Free your mind, and your ass will follow.
George Clinton

Many, it seems, in the process of trying to free their minds, do little more than create colorful new cages...which isn’t to say that freeing your mind isn’t worthwhile...or that changing society isn’t necessary...in fact, we're probably in the biggest trouble ever if both don't happen on the largest of scales awfully soon...but it may be a lot more complicated than we think....

19 comments:

RBV said...

I agree with the fact that people that attempt to free their minds tend to create new cages. I feel the most important aspect to freeing one's mind that people overlook is that you have to suspend your judgment of others to really consider yourself free-minded.

Also, I feel like the first step to free-mindedness ironically involves the admission that one is not at all free. As all therapists must do, figure out and accept your own baggage, bigotry, and egotism before you proselytize the world.

RBV said...

BTW...I wish I could've known you during the time of the photo...and I'll admit, it's mainly because of the hair and the beard :)

Don't Feed The Pixies said...

I'm not sure the mind is capable of freedom - do we live in cages of society because that's the way we need to be to survive?

It's like - i could never have been a Punk: i wouldn't have survived two streets without being deeply embarrassed that people were staring, so i think it requires a certain attitude that you can't hold onto forever (and maybe you shouldn't try), but maybe by refusing to watch football just coz everyone around me wanted to know which damn team i supported i was making my own statement in my own way? Who knows.

oceanic mirages said...

yes you r right, in the process of freeing our mind we become slaves...
b/w thanx for the visit on my blog.

Mark` said...

I always have to think of the Talking Heads Song, "Once in a Lifetime", especially the line, "Well, how did I get here?"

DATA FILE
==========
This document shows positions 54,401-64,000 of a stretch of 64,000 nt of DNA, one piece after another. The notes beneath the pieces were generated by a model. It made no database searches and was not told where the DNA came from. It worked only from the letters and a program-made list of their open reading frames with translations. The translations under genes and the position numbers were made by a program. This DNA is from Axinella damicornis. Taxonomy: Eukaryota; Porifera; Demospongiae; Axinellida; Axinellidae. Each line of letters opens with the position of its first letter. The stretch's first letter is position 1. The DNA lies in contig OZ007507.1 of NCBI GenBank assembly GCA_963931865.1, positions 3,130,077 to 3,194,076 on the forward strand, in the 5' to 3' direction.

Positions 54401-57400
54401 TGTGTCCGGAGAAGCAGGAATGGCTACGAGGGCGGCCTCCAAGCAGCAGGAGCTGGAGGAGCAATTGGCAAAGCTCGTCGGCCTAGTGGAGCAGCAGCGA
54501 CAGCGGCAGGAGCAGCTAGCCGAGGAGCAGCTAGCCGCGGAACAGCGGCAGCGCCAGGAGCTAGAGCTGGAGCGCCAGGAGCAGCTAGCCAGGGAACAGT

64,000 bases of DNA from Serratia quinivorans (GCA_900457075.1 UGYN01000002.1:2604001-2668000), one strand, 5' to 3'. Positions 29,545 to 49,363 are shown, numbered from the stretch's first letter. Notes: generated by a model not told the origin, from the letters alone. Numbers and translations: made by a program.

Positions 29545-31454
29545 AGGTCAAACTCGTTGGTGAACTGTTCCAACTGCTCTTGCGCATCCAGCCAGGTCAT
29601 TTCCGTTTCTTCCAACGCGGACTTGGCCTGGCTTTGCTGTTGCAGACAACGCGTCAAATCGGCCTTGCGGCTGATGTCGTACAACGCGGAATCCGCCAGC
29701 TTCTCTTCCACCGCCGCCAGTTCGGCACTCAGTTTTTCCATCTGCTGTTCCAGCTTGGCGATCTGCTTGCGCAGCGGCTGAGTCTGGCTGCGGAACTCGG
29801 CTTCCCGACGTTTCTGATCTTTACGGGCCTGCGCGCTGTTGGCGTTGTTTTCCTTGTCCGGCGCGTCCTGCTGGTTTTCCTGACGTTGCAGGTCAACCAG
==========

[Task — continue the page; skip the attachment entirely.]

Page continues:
Melinda said...

I was a punk rocker during the 1980's-and I went as full throttle in that directions as one could possibly go. One of the great appeals of punk rock (to me) was that it DID cast off the idealism of the 1960's (and 70's--which were more or less the garbage of the 60's in the end).

Punk rock WAS freeing--you could let go of all your anger, rage, and laughingly give the finger and not only be accepted by your peers--but you were revered as well!

I really enjoyed this post!

Melinda

Annie said...

This is a great post, I am just a wee bit ahead of you in age and I lived through the 80's in San Francisco. Thanks for your comment on my blog, for what it is worth from what I read here I think you are a good writer, go for it!

Lana Gramlich said...

I so hear this post! It speaks to my experience totally. I agree completely.

Caroline said...

Thanks for stopping by! The photso is classic with an excellent "chuckle" factor! Very much enjoy your blog!

Kano said...

A thought provoking post and enough of it is "over my head" to keep me busy for awhile trying to let it seep in. Just the kind of stuff I like! -I'm a northwesterner and can relate to what you said about our folk. I'm afraid I too ended up locking myself in a cage by judging the world and everybody in it that doesn't agree with me. Then I realized everybody's on their own trip and their trip is not mine. Several books I have been reading over the past couple years have reinforced the notion of benefits of being non-judgemental. ie. "A Course in Miracles", "The Shack", and "The Four Agreements". -Great blog, keep it up!